Gross said the decline of the dollar is part of a longer-term trend Pimco calls “the new normal.”
“We are in this new-normal type of economy in which the developing world is growing at a far faster pace than the developed world,” he said. “And growth tends to be reflected in terms of currency value.”
The dollar may still have more room to decline against other currencies. Gross noted that the currencies of many Asian economies are still 50 percent or more below their levels before the Asian currency crisis of 1997.
In March, the dollar — adjusted for inflation — hit its lowest point against major U.S. trading partners’ currencies since its value was allowed to fluctuate in January 1973, according to Federal Reserve data.
“This is the true measure of what the dollar’s worth,” said Kenneth Rogoff, a Harvard economics professor and former chief economist at the International Monetary Fund. “It shows what you can buy with the U.S. dollar.”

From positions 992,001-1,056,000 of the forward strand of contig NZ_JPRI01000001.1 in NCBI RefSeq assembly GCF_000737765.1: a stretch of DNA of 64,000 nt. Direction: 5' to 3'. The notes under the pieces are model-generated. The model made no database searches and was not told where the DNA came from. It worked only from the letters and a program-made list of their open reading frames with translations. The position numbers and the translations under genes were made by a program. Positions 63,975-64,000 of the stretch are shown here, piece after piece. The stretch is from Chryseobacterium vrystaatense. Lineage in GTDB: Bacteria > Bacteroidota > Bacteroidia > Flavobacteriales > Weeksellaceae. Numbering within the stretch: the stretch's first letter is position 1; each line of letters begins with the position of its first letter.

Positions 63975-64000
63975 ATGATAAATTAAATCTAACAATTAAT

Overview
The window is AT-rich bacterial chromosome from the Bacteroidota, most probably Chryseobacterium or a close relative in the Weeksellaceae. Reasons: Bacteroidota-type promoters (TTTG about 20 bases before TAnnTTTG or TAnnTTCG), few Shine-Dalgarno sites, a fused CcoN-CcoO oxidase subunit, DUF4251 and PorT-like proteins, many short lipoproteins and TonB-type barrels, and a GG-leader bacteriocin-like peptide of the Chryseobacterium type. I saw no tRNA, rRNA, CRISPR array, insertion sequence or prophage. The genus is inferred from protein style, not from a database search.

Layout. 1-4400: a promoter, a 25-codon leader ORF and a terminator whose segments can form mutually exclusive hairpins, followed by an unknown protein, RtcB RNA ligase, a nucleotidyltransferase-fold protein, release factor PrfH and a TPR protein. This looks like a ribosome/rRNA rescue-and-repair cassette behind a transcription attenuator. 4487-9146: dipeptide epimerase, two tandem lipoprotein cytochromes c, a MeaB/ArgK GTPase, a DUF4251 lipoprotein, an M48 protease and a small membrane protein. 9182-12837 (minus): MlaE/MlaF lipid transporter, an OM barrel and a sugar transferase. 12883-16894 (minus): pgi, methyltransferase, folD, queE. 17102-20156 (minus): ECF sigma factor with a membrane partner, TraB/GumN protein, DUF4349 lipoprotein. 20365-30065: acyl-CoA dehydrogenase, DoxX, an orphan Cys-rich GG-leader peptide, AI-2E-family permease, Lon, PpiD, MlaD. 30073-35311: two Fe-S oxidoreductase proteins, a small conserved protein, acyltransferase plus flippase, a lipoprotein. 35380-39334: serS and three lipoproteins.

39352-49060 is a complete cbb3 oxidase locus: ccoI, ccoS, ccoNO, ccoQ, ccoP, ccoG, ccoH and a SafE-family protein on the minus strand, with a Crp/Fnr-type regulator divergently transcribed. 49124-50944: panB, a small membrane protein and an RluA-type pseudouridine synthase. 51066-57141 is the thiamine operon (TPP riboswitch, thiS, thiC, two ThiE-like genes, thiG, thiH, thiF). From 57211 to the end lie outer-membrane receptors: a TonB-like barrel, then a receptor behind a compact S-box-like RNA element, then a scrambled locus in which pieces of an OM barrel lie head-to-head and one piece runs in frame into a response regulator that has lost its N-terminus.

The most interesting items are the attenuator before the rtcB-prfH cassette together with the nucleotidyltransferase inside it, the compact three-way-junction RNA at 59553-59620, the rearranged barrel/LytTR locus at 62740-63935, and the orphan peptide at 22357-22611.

A weak dollar isn’t necessarily a bad thing, Rogoff said — it can make the United States more competitive, bolster exports and help domestic companies that are vying against imported goods here in the United States.
It effectively would be playing the China card against China in a battle for manufacturing jobs.
Gross cautions investors that in the short term the dollar might not get much weaker than it has already.
“It’s not necessarily as great a bet to be short the dollar and long something else as it was 12 months ago,” he said, adding that if you are betting against the dollar, “you still get a green light, though 12 months ago it was a brighter shade of green.”
Yet some analysts say the dollar could face a rocky patch in the next few months and tumble further as Congress and the White House struggle over raising the debt ceiling and forging a budget for the 2012 fiscal year.